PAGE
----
Interwoven parallel narratives displaced by time and culture
The Greek mythological epics marked the path traveled by the great literary men, the archetypal characters of Homer permeating the very essence of Western culture. Literature is colorfully enriched when reused and reappropriated in new, diverse narratives – and no two experiences are more diametrically opposed than those of the ancient Greeks and Ocean Vuong, an immigrant from second generation whose parents fled war-torn Vietnam. Yet as he decompresses Western canonical epics, he ties common threads together in his varied poetic patchwork of personal and cultural identity. Despite the spatial and temporal divisions, Vuong asserts that “displacement, war, violence and trauma is a human and species-wide story”, and so any story is amplified only by the echo subtle voices of others. By reframing and inhabiting Western works with the use of poetic license, Vuong is also able to break down cultural barriers between himself and his Western audience; ultimately, he builds his own near-epic, drawing on and preserving experiences from time immemorial.
Vuong reappropriates the strong martial currents of Homer’s epics to construct a representation of queer identity that shatters previous false claims and the normative model of gender and sexuality in society. Vuong describes the importance of “queer body mythology,” which has historically received insufficient attention in the literature, while confronting Western male tropes associated with combat. By appropriating the age-old tales of Greek war heroes, he both sheds light on the perilous nature of queer expression and subverts stereotypes. Hinting at the famous Trojan myth, he writes, “that belly full of blades / brutes” indicating the danger of a concealed queer identity – but as the boy experiments with wearing a robe, he becomes “a flame” both powerful and transformative.
Vuong explores the coming queer age as the poems chronicle adolescence and the path to maturity, with intertextuality functioning as a constant Western frame of reference. Vuong alludes to Odysseus’ fables to evoke a bizarre journey of self-discovery, portraying caution and unwillingness to display his privacy as he, “waited / for the night to diminish / in decades – before reaching / for his hands.” The heroic connotations of Odysseus’ journey give Vuong the ability to transcend cultural chasms and bring queer body mythology to the forefront of literature, reinforcing its worth and worth. Here, intertextuality works to reject the silence and shame that conventionally surrounds narratives of minority identity, rebuilding a platform for muffled voices upon which discourse can hatch.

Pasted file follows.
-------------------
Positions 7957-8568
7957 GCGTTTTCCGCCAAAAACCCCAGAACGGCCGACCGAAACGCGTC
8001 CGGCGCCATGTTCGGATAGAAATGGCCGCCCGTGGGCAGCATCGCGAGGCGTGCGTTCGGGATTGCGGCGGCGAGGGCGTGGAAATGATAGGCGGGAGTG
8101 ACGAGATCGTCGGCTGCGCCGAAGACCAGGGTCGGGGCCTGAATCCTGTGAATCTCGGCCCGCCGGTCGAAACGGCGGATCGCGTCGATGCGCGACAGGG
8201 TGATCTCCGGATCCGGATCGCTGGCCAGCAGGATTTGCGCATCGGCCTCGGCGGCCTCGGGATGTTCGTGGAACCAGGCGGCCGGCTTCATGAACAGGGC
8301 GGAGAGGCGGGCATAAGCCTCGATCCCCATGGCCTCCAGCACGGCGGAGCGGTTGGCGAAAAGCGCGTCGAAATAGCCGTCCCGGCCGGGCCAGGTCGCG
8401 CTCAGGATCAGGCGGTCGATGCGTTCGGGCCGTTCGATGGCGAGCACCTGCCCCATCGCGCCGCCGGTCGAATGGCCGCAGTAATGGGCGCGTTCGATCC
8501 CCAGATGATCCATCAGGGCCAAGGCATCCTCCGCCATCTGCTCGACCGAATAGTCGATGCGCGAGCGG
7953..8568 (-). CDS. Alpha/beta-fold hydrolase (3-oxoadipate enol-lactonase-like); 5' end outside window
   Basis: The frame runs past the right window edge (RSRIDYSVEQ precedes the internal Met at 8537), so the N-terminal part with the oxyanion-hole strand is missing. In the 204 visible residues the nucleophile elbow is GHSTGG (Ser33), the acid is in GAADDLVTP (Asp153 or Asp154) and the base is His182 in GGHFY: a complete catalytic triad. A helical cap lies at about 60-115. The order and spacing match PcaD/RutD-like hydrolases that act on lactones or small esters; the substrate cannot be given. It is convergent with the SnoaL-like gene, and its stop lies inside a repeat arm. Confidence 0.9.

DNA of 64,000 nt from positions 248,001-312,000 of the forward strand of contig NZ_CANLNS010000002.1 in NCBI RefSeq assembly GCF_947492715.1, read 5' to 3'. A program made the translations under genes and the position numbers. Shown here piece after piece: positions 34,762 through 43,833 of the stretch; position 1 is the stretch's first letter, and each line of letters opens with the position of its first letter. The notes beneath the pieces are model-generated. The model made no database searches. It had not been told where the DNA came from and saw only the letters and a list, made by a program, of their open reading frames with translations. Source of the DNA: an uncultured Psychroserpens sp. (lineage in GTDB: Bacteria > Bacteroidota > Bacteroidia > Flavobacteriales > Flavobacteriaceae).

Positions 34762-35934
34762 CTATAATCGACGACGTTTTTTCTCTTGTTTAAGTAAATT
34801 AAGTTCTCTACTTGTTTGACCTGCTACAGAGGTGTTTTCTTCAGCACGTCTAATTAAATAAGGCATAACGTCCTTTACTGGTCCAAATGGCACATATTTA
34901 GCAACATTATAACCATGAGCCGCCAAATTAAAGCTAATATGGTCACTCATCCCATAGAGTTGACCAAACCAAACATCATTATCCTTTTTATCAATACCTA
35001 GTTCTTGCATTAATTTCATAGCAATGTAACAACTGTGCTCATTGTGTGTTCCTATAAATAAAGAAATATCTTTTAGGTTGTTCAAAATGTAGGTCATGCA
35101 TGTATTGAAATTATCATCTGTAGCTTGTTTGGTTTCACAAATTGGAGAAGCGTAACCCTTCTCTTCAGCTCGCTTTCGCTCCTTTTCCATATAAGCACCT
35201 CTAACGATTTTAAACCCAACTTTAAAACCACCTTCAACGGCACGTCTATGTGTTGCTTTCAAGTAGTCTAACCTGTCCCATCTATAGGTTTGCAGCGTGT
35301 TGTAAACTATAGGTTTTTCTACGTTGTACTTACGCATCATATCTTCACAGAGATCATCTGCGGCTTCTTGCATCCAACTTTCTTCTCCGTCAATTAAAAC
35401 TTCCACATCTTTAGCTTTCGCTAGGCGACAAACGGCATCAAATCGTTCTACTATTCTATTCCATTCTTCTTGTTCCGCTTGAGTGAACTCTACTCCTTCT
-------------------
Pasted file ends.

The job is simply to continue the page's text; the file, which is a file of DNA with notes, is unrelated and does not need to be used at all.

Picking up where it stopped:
Another common thread woven into traditional Western and Vietnamese narratives is the concept of unwavering filial piety, and such a cultural norm is amplified by the inclusion of the story of Telemachus’ devotion to his father Odysseus. As Vietnam is a collectivist society, the values of unconditional filial piety and parental respect are intrinsic to Vuong’s individuality. Vuong draws on his experience of paternal absence, inviting one to compare the western patriarchal value of the father figure with the power vested in the matrilineal inheritance in the Vietnamese kingdom. The contrast of the dominance of masculinity over femininity highlights cultural differences in perceptions of family hierarchies, faced with Western audiences.
In an interview with The Guardian, Vuong reveals his intentions, that “Western mythology is so loaded with the father,” providing a suitable basis for dissecting his father-son relationship in poetry. The intertextuality of Greek mythology does not function only as a point of contrast; Vuong is also drawn to the way epics are constructed and the personal stories they embody. He shares: “Personally, I always ask who my father is. Like Homer, I felt I had better catch up with him. Mythological allusions have a cathartic function for Vuong, a testament to the power of mythology to communicate and reconstruct a personal narrative. Vuong expresses his admiration for Homer’s “daring to invent”, demonstrating how myths remain a crucial genre of literature, despite their outdated connotations.
To examine the complex character of his absent father, Vuong draws inspiration from the myth of Orpheus and Eurydice, which explores man’s vulnerability to narcissism, seen in Orpheus’ direct challenge to divine orders as he couldn’t help but glance at Eurydice as he left. from the underworld. Orpheus’ actions are a commentary on the weakness of the human spirit and its tendency to lose faith; Vuong transfers these characteristics to his father, whose true personality is unknown to him. The collection probes Orpheus’ flaws, mimicking the essential experience of the progressive realization of parental imperfections, as they fall from heroic grace to our eyes. Parental absence inevitably leads to a struggle between forgiveness and wickedness, so that the universality of filial identity between cultures provides a balm. Vuong’s father-son relationship and the Greek gods have been marred by war, interweaving them in a way that invites a collaborative approach to literature as stories are written and rewritten. This approach, encouraging the diversity of interpretations and reappropriations, preserves the works by allowing them to be loved and poured out by audiences who are not yet born.